Total Hormone Balance
Many people have symptoms that ultimately reflect hormonal imbalance. Our modern fast paced lifestyle means we have less time and reserves to recuperate, whilst simultaneously being exposed to an unprecedented array of endocrine disrupting chemicals. Many people spend years struggling with symptoms such as fatigue, weight gain, low energy, concentration problems, low libido, low mood, insulin resistance, breast tenderness, painful or heavy or irregular periods and many others related to hormonal imbalance. Treating the symptoms won’t fix the core issue, but looking at your hormones can.
During your appointment at Evergreen Doctors we delve deeply into your history and lifestyle to find the root cause. We usually use thorough pathology testing as well to help clarify your unique situation, then together we create a plan to restore wellness and optimise your hormones and your vitality.
The Delicate Balance in the Body
Medical research is advancing rapidly and we now know that most of our body produces hormones and they control what we do. For example, Leptin is produced by fat and it travels to the brain and controls our appetite. It wasn’t long ago we used to think hormones were only produced in a small number of special glands. (Read more about the gut brain link here)
There are many hormones acting all over the body, controlling everything and making us who we are. Such a vast system of hormones needs to be regulated to ensure harmony and balance. The complex mechanisms that keep hormones in balance are impacted by sleep, emotions, sensory cues, diet, thoughts, chemicals, nutrients (or lack of), breathing and a range of feedback loops. Such a dynamic system can be easily thrown out of equilibrium!
Lifestyle and Diet
Studies have shown clearly that lifestyle and diet are extremely important. Nowhere is this more clear than with insulin resistance. Insulin is the hormone that tells your body to burn the food we eat for energy or to store it as fat. Once your cells become “Insulin Resistant” it’s a small step to diabetes, heart disease, cancer and even Alzheimer’s.
Obesity is often thought of as the cause of Insulin Resistance but really that’s not correct. Insulin resistance is the inability of cells to respond to insulin as they should, so in many ways that is what then leads to weight gain. Many obese people do not have insulin resistance, and some diabetics are quite skinny. The cells are not trying to protect themselves from too much food, rather too much glucose. (You can read more about how we reverse diabetes here)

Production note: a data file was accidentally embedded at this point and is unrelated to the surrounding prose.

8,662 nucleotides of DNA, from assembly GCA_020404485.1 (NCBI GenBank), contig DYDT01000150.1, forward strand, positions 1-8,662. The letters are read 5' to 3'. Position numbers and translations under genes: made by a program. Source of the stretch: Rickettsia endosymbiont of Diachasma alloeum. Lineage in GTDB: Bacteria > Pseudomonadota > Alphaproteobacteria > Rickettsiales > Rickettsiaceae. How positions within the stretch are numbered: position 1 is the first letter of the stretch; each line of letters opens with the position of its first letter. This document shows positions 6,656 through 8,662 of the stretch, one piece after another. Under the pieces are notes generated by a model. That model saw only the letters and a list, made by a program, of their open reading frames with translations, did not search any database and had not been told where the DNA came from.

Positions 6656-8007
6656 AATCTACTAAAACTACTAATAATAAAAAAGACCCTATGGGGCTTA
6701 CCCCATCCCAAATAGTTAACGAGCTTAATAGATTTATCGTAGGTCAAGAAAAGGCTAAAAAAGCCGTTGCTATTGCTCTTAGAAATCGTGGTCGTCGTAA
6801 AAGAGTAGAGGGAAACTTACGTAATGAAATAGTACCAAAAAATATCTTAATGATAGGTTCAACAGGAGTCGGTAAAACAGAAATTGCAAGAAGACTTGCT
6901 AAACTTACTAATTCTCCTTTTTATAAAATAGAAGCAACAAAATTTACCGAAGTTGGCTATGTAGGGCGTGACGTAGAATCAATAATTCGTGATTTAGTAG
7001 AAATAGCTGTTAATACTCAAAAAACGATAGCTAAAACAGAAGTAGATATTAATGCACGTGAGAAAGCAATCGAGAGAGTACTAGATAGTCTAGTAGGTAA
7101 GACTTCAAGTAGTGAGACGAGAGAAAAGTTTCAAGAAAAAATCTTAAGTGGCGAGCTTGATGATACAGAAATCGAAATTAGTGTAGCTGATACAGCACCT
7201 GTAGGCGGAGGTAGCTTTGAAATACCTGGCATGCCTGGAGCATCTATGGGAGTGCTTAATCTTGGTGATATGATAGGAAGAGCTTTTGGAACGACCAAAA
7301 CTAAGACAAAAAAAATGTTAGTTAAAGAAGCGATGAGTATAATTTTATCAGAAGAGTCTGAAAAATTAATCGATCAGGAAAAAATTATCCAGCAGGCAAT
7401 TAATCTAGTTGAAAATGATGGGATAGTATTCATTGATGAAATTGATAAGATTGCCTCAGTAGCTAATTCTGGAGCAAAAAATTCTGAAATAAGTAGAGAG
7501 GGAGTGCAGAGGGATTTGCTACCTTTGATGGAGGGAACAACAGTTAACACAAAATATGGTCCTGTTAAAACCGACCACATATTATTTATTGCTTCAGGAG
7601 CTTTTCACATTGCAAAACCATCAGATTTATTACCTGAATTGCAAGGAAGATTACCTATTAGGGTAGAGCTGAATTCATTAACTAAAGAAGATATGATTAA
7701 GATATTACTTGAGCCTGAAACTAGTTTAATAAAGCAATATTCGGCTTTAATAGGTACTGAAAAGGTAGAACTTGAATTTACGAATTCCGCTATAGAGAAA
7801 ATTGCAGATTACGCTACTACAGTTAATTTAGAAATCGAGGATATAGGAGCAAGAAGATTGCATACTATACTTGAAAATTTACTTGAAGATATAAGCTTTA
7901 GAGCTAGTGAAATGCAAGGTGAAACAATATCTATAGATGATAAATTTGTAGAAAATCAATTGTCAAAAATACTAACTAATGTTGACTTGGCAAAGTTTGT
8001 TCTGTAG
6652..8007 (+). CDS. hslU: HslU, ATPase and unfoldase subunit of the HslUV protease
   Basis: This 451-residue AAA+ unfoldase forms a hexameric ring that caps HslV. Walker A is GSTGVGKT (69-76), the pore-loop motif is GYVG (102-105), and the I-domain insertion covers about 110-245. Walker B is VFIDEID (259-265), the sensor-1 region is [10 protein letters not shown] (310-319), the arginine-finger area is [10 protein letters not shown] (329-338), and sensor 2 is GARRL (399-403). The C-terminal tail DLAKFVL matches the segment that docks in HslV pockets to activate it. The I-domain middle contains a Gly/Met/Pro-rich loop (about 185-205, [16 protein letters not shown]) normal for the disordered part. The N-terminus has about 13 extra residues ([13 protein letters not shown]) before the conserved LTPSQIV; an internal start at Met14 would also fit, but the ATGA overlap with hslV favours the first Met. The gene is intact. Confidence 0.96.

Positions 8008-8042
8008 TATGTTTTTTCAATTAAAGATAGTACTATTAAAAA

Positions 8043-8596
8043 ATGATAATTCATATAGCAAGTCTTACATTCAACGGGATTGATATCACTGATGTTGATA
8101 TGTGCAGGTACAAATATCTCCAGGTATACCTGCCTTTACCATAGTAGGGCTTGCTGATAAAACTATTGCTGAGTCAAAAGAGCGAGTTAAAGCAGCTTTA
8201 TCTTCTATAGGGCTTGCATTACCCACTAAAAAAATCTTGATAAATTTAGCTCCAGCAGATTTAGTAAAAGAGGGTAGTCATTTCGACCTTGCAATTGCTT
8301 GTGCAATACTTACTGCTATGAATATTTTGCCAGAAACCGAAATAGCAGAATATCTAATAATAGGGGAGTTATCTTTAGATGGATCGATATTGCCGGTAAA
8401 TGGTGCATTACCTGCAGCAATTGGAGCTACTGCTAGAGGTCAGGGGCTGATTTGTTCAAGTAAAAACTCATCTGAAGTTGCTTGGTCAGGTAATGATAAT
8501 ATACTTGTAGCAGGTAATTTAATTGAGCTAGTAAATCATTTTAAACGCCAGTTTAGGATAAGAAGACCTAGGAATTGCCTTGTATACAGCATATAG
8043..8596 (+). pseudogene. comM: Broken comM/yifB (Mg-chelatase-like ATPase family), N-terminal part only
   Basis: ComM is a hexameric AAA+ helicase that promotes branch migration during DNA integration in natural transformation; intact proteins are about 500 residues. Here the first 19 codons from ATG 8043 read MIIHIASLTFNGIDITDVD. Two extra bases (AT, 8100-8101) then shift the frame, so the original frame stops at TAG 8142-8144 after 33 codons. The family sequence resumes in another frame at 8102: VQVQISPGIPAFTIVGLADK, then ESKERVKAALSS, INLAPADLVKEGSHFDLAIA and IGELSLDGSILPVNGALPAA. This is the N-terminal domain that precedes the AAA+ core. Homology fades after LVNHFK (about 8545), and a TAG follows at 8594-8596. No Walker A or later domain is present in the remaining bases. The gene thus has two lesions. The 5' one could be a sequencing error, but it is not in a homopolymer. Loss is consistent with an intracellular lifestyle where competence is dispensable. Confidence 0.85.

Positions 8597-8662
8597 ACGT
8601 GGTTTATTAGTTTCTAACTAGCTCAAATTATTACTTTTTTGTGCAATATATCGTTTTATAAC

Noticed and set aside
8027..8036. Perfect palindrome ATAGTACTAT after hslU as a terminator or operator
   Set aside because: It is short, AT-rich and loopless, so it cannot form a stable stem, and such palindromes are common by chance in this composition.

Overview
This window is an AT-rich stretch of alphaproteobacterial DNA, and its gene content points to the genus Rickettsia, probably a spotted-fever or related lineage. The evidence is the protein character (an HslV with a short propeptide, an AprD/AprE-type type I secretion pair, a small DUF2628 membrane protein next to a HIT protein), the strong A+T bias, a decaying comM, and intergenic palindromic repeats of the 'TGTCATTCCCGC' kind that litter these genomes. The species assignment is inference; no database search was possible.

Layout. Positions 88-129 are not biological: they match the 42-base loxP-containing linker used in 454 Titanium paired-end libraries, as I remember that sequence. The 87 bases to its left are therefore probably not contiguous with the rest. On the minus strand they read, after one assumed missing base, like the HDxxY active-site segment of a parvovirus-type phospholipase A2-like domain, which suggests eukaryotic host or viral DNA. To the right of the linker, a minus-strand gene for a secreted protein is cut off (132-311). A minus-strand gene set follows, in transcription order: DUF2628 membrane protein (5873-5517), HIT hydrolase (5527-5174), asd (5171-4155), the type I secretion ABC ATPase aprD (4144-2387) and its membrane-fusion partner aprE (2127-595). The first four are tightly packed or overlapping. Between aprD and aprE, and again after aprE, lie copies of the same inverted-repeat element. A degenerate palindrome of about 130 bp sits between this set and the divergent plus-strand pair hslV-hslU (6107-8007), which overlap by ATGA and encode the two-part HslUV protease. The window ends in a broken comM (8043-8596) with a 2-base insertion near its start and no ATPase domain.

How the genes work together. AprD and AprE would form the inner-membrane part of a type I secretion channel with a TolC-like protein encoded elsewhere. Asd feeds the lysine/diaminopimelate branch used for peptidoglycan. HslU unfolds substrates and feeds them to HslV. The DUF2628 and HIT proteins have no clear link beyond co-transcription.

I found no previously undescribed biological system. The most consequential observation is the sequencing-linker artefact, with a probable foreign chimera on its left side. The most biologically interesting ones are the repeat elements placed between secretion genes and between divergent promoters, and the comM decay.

Weight is also heavily influenced by the stress hormone cortisol, thyroid and sex hormones (Estrogen, Testosterone and so on). We look at each area, and seek to restore balance. For example, men with excess fat tend to have abnormal levels of SHBG (Sex Hormone Binding Globulin) that then means they have less free Testosterone available in their blood, which makes their body have a relatively higher level of Estrogen, so they store more fat. Fat itself is an endocrine gland, that makes numerous chemicals and is where the male hormones can get “Aromatised” into the female hormones. This again can be a problem in men who have excess fat because then their Testosterone is being automatically converted into estrogen, and can lead to problems like “man boobs”. Women with PCOS also have a hormonal imbalance that can be reversed. (Read more about PCOS here)
Fat to lean ratio has big impact on SHBG levels. Thyroid hormones, liver disease, steroids, oral estrogen, low protein, high coffee intake, and fasting increase it. This results in more of those hormones but they are bound and inactive with less free hormones able to react as they should.
Fatty liver, obesity, androgen replacement, high insulin, high prolactin, high IGF-1 all decreases SHBG. Low SHBG is an independent marker of pro inflammatory states, and can result in symptoms of androgen excess like acne.
Some chemicals like BPA act as powerful estrogen like compounds that wreak havoc with your hormones. For this reason, we sometimes use comprehensive detox plans with our patients. Simply giving one hormone like Testosterone is usually not the answer, you need a comprehensive solution. Different Estrogens activate different receptors and have different impacts on breast cancer risk. Different forms of progesterone can also have different impacts. Breast cancer risk also increases with low thyroid activity and with insulin resistance.
Your hormones change over the course of your life, and this is particularly obvious in females. They start having a menstrual cycle at puberty, then they may have prolonged, painful or very irregular periods – which are all symptoms of hormone imbalance. (Usually insufficient Progesterone). Later there may be issues around fertility and pregnancy and breastfeeding. And of course, at around age 50, there’s menopause which may cause numerous symptoms varying from skin sensations to hot flushes, insomnia, foggy brain, emotional turmoil and many others. These all reflect a hormone imbalance and the solution is often multifactorial.